Last December I wrote about bracing for a new mosquito-borne disease called Zika. Since then, evidence of a connection between Zika virus and two scary health conditions called Guillian-Barré syndrome and microcephaly has grown.
Although there are still no known cases of Zika being acquired from mosquitoes locally, from within the U.S., there is a real possibility that Zika virus could reach Texas this summer. If so, these issues will become as important to the average stay-at-home Texan, as it is to those folks who are willing to brave the traveler warnings and visit Zika-infested areas of Latin America this year.
Public health officials feel that the most likely scenario, if Zika does enter Texas, is that there will be small “pockets” of locally acquired human cases that start from infectious travelers returning from the summer Olympics in Brazil, or from other travel to the Caribbean (think cruises!) or any of the infected Central and South American countries. If this happens it will lead to intense concern, especially among families of women of child bearing age. Risk will be highest during the warmest months of the year, May to October.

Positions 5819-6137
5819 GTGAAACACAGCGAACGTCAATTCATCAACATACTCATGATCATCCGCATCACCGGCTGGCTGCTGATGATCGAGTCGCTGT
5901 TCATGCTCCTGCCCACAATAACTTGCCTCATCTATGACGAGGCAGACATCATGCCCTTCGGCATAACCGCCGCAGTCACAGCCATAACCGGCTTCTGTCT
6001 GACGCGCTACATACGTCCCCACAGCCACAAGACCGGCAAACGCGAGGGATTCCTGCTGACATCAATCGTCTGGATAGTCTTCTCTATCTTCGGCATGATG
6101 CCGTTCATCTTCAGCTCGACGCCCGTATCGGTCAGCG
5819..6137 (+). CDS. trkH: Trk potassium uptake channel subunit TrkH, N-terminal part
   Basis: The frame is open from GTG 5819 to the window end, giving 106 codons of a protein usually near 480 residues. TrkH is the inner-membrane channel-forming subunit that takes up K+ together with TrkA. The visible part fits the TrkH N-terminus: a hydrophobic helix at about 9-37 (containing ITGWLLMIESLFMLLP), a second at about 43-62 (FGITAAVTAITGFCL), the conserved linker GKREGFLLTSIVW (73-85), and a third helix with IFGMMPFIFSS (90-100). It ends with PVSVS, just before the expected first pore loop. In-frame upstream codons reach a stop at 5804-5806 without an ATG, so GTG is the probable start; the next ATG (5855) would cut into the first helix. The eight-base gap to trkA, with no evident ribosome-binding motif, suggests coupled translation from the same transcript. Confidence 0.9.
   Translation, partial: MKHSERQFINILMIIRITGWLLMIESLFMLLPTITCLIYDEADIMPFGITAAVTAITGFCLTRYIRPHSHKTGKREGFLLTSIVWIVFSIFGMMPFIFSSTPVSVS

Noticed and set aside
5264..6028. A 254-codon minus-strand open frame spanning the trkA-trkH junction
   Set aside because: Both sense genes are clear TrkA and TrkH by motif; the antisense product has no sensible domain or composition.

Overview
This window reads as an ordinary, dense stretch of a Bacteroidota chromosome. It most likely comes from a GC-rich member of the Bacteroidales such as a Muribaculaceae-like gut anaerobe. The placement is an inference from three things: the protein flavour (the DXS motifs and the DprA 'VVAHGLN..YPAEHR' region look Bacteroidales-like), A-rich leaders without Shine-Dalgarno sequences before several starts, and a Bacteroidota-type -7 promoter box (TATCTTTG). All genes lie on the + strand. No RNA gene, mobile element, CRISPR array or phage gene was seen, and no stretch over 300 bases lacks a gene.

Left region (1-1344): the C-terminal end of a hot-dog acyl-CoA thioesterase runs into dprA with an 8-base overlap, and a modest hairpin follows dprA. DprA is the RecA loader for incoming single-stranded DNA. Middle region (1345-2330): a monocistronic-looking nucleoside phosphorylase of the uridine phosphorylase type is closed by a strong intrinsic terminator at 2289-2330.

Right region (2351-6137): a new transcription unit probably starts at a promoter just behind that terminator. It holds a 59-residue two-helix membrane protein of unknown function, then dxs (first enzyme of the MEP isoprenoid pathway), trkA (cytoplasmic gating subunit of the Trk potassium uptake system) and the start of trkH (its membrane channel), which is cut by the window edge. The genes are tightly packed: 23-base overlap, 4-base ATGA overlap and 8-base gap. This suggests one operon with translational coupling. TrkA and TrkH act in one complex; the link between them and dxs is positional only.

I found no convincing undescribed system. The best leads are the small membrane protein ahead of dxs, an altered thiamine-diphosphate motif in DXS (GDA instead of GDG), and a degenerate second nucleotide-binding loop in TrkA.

The National Center for Atmospheric Research recently developed a map of areas with the highest potential risk of locally acquiring the virus. The map is based on international traffic and how common the primary mosquito carrier of Zika is in the various cities. In Texas the highest risk cities include Houston and Dallas, Brownsville and San Antonio.
Texas AgriLife Extension recently published a new fact sheet titled “What Texans Need to Know About Zika Virus”. There are many good links to additional information through this fact sheet, so if you have any interest in the subject, this is a must read.
In addition, there are two new AgriLife website on Zika including the Preventing Zika site, and the ZIKA 360 site put out by the Texas A&M Health Science Center. These are excellent resources, and include text, videos and infographics.
Lastly, don’t forget the interactive Mosquito Safari website. It’s a great resource for people who to learn about the different kinds of mosquitoes, what kinds of places mosquitoes breed around the home, and how to control mosquitoes.